5G threat to aircraft
January 20, 2022 - Airlines have warned that new U.S. C-Band 5G services could interfere with aircraft instruments such as radio altimeters, which display the height between the runway and wheels when landing.
5G is the fifth generation of cellular networks -- up to 100 times faster than 4G. The European Union set its mid-range 5G frequencies in a 3.4-3.8GHz range, a lower frequency than the so-called C-Band in the U.S., defined as between 3.7-4.2GHz.
Last year, the Federal Communications Commission (FCC) authorised nearly all of the C-Band spectrum to AT&T and Verizon in an $80 billion auction.
For pilots landing, particularly in the latter stages of an approach in low visibility, knowing the aircraft’s height above the ground is vital. The radio altimeter or Rad Alt provides this data.
The U.S. Federal Aviation Administration (FAA) has raised concerns that many automated safety systems rely on Rad Alt data whose accuracy may be affected. These systems -- including terrain and ground proximity warning systems, collision avoidance, flight surface control, autothrottle and thrust reversers -- are crucial for making landings in poor visibility and for aircraft flying at low altitudes.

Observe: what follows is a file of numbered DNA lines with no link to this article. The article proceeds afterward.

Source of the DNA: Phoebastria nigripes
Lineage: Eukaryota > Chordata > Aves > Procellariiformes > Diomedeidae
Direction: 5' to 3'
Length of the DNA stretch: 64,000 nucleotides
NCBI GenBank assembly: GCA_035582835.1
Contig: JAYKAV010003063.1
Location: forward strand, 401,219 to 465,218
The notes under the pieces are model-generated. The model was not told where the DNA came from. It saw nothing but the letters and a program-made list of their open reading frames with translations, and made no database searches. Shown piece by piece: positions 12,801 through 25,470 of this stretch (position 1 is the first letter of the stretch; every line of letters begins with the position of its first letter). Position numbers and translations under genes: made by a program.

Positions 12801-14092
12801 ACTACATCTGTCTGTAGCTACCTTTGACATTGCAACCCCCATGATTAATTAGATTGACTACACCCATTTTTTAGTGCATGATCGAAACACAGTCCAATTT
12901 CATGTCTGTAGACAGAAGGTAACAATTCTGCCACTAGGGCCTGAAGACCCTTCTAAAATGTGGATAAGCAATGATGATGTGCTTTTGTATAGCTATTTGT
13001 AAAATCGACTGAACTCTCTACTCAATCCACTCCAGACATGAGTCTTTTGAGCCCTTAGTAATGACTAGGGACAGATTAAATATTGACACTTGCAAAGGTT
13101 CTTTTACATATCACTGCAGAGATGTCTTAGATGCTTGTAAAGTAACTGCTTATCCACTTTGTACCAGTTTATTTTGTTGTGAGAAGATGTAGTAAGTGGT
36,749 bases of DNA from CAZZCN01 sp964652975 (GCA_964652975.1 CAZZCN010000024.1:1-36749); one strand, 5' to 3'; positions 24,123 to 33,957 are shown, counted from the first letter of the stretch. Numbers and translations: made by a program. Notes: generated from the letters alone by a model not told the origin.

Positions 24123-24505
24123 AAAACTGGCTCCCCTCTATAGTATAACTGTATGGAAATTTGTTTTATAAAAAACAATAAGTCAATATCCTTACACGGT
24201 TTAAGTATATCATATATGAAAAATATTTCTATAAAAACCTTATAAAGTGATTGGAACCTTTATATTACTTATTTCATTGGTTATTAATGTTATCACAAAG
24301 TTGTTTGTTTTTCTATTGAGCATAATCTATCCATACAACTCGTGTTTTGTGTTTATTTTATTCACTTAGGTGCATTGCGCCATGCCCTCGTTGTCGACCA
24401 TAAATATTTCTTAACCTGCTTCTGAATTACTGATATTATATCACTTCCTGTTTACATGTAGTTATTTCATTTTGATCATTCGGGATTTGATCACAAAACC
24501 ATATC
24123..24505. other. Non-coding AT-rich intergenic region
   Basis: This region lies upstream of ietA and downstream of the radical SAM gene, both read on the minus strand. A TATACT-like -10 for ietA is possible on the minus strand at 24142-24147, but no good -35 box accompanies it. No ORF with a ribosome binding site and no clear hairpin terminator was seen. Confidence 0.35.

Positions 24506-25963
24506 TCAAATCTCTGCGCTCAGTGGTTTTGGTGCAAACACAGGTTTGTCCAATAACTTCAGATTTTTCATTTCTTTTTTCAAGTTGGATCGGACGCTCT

The FCC activation of C-band frequencies near U.S. airports on Wednesday (January 19) has resulted in airlines cancelling flights due to 5G safety concerns. British Airways Boeing 777s are particularly at risk of being affected, and the airline cancelled several flights from Heathrow to Boston, Chicago, Los Angeles, New York, and San Francisco.
Dubai-based Emirates suspended all its flights to nine U.S. airports on Wednesday, while other airlines to cancel flights include Air India, Japan-based ANA, Japan Airlines and Korean Air.